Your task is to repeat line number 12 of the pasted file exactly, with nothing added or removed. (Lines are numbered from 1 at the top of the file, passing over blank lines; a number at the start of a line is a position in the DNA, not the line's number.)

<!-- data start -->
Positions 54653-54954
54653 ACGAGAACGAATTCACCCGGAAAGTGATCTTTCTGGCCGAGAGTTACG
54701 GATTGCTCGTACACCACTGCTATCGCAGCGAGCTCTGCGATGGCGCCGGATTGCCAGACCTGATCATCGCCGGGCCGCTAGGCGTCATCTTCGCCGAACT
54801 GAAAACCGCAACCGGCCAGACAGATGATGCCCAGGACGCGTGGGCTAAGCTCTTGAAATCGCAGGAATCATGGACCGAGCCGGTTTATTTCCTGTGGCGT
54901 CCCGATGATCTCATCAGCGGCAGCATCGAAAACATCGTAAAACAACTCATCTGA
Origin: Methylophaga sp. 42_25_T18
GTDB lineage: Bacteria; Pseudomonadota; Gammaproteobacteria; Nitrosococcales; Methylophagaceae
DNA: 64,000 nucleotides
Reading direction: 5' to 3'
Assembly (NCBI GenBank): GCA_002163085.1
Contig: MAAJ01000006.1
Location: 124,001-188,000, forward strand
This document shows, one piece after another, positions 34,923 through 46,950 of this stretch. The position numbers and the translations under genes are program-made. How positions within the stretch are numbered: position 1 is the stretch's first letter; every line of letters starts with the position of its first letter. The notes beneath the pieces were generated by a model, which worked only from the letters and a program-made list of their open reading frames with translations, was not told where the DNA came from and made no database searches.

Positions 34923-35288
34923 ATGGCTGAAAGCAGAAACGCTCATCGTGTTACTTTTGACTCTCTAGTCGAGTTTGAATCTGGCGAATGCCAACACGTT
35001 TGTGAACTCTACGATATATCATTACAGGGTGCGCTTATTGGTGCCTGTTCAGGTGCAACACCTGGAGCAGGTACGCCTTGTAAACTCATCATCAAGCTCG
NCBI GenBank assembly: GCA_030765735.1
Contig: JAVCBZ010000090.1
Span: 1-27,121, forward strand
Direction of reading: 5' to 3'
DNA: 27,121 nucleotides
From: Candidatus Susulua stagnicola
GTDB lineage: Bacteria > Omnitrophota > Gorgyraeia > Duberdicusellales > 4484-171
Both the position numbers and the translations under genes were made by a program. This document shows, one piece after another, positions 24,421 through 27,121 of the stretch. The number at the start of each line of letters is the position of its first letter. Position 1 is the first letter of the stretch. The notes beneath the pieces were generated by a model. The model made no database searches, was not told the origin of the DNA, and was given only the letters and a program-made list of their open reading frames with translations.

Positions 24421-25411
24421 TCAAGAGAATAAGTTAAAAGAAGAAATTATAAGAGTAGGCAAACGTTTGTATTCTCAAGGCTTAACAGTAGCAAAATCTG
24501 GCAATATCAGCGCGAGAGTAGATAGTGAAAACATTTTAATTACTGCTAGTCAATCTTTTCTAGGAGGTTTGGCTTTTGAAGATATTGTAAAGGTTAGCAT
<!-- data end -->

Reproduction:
Location: 124,001-188,000, forward strand